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Voters Not Politicians

Voters Not Politicians defends and promotes policies which strengthen democracy. Michigan's government must truly represent the will of the people, all votes must count equally, and all voices must be heard. Our representatives must not be unduly influenced by lobbyists or special interests or motivated by personal gain.
News. Community. Debate. Levers for better democracy.

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Republicans sue to stop Michigan voters' gerrymander reform

Republicans have gone to federal court in a bid to prevent creation of an independent commission to draw Michigan's electoral maps, which voters ordered up last year in order to thwart partisan gerrymandering.

The plaintiffs in a lawsuit filed Tuesday are challenging eligibility guidelines that prohibit politicians and their families from sitting on the panel, saying those rules violate the free speech and equal protection rights of potential applicants to serve.

In a landmark referendum approved with 61 percent support last fall, Michiganders voted to turn congressional and state legislative redistricting for the next decade over to a new panel of four self-identified Democrats, four self-identified Republicans and five unaffiliated members.

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Katie Fahey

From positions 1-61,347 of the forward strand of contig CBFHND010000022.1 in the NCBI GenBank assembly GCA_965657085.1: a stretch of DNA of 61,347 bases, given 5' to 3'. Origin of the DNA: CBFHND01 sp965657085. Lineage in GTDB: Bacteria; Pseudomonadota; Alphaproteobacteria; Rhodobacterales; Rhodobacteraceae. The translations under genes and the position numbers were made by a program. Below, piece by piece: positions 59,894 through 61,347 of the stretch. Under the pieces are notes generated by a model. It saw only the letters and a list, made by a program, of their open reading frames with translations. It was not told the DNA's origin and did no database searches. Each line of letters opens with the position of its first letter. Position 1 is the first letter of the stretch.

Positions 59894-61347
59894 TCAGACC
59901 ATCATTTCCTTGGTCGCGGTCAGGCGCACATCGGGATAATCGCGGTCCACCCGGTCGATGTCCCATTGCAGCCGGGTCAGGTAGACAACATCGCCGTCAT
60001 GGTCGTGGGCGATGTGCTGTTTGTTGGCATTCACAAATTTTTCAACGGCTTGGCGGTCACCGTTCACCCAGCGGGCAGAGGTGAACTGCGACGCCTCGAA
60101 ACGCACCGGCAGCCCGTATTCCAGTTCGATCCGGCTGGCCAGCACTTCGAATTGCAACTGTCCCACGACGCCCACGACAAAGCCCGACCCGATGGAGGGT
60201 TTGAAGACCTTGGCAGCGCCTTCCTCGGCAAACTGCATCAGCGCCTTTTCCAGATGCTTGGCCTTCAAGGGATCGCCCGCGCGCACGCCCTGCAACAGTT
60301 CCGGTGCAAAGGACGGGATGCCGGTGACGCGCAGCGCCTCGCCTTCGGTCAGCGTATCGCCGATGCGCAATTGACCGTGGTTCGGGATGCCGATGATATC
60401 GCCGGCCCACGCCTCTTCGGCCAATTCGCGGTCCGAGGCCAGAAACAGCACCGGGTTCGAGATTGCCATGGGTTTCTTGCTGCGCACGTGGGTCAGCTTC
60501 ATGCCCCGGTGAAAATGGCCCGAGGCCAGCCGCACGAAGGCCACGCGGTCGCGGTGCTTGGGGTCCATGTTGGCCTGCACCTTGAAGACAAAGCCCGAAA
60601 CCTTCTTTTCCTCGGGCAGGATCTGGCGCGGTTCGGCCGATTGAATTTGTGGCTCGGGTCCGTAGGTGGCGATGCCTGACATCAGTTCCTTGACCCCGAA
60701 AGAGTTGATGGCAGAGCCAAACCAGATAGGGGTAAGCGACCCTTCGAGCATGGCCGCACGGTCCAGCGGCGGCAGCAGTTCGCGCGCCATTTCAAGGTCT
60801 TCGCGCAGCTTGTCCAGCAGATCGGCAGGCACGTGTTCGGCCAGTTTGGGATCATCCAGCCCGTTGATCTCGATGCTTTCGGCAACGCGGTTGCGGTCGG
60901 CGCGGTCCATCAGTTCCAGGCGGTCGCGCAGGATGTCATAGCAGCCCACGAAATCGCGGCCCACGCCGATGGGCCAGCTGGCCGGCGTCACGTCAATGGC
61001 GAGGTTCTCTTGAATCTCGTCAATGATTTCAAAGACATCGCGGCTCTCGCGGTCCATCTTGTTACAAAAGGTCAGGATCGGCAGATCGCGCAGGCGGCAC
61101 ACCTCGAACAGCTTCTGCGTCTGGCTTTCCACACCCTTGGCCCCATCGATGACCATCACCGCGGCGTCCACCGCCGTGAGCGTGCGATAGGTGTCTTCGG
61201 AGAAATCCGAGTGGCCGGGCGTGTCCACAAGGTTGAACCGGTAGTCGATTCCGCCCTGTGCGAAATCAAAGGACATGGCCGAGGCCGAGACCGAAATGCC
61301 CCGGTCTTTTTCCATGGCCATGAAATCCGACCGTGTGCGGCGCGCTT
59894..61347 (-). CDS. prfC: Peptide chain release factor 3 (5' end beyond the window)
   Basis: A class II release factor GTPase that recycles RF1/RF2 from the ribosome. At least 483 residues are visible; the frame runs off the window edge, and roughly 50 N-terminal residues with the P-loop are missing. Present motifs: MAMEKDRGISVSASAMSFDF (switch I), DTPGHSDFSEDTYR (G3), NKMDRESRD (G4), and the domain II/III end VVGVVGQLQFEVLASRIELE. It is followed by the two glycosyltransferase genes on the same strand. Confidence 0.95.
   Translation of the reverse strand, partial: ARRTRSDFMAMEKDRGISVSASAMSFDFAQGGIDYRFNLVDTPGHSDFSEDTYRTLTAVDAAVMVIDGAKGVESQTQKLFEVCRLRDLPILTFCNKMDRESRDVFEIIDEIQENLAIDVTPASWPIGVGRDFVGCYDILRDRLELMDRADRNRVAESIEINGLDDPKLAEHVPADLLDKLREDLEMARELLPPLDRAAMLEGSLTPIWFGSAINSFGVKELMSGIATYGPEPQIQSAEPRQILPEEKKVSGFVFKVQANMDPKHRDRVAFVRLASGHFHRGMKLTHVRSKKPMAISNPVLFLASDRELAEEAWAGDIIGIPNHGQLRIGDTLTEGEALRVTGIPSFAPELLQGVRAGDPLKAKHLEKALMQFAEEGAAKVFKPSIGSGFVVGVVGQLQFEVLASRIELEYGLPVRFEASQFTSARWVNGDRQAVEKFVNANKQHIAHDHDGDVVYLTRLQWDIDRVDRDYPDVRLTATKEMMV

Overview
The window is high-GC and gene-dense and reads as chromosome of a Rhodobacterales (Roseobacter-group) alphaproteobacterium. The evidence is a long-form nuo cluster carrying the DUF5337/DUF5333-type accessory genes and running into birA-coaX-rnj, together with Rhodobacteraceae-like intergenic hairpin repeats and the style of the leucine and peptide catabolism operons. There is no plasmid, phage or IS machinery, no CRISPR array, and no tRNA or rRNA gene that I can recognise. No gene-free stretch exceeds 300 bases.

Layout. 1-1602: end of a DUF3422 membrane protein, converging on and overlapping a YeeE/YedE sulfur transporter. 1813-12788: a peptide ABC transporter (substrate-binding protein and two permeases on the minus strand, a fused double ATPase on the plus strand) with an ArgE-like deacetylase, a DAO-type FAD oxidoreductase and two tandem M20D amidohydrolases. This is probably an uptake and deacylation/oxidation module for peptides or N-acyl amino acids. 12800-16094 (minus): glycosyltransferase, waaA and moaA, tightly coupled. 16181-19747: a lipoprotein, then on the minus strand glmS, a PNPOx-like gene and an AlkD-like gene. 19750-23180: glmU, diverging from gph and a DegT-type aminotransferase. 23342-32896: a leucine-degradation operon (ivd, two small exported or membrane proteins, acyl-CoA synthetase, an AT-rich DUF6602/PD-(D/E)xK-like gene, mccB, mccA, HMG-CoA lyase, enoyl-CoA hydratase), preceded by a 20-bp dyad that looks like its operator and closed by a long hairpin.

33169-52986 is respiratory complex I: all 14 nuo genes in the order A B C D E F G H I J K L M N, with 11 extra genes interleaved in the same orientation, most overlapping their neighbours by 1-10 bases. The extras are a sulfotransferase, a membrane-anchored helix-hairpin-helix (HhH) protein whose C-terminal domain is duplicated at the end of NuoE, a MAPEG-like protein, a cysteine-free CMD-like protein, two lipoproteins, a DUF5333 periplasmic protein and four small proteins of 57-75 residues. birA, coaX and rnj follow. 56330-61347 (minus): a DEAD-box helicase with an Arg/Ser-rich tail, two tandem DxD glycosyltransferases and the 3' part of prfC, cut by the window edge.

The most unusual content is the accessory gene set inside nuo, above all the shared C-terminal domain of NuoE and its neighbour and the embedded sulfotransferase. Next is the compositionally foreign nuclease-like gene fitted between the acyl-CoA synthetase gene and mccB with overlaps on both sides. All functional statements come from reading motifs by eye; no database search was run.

Katie Fahey speaks at a Michigan rally against gerrymandering.

Meet the reformer: 10 questions with Katie Fahey

Katie Fahey is not a fan of politics, but that hasn't stopped her from scoring one of the biggest political upsets in recent years.

Just a few years out of college and working in Grand Rapids for a nonprofit promoting recycling, the Michigan native never intended to get involved in politics. But her frustration with the system reached a tipping point with the 2016 election. Two days later, she took to Facebook with a simple message: "I'd like to take on gerrymandering in Michigan. If you're interested in doing this as well, please let me know."

Several dozen people responded, and soon her group Voters Not Politicians was born. Ultimately, it gathered 425,000 signatures to get an initiative on the ballot last year calling for an independent commission to draw the state's electoral districts in place of the legislature. Despite opposition led by the Michigan Chamber of Commerce, it was approved with 61 percent of the statewide vote.

The victory has made her something of a folk hero in the world of democracy reform, and she was flooded with calls from others hoping to similarly leverage grassroots activism. Now 30, she has recently created and is executive director of The People, a national group that aims to educate and galvanize people around reform issues. (Her co-founders are Andrew Shue of and conservative pollster Frank Luntz.) She has also joined the board of the bipartisan democracy reform group Issue One (which is incubating, but journalistically independent from, The Fulcrum.)

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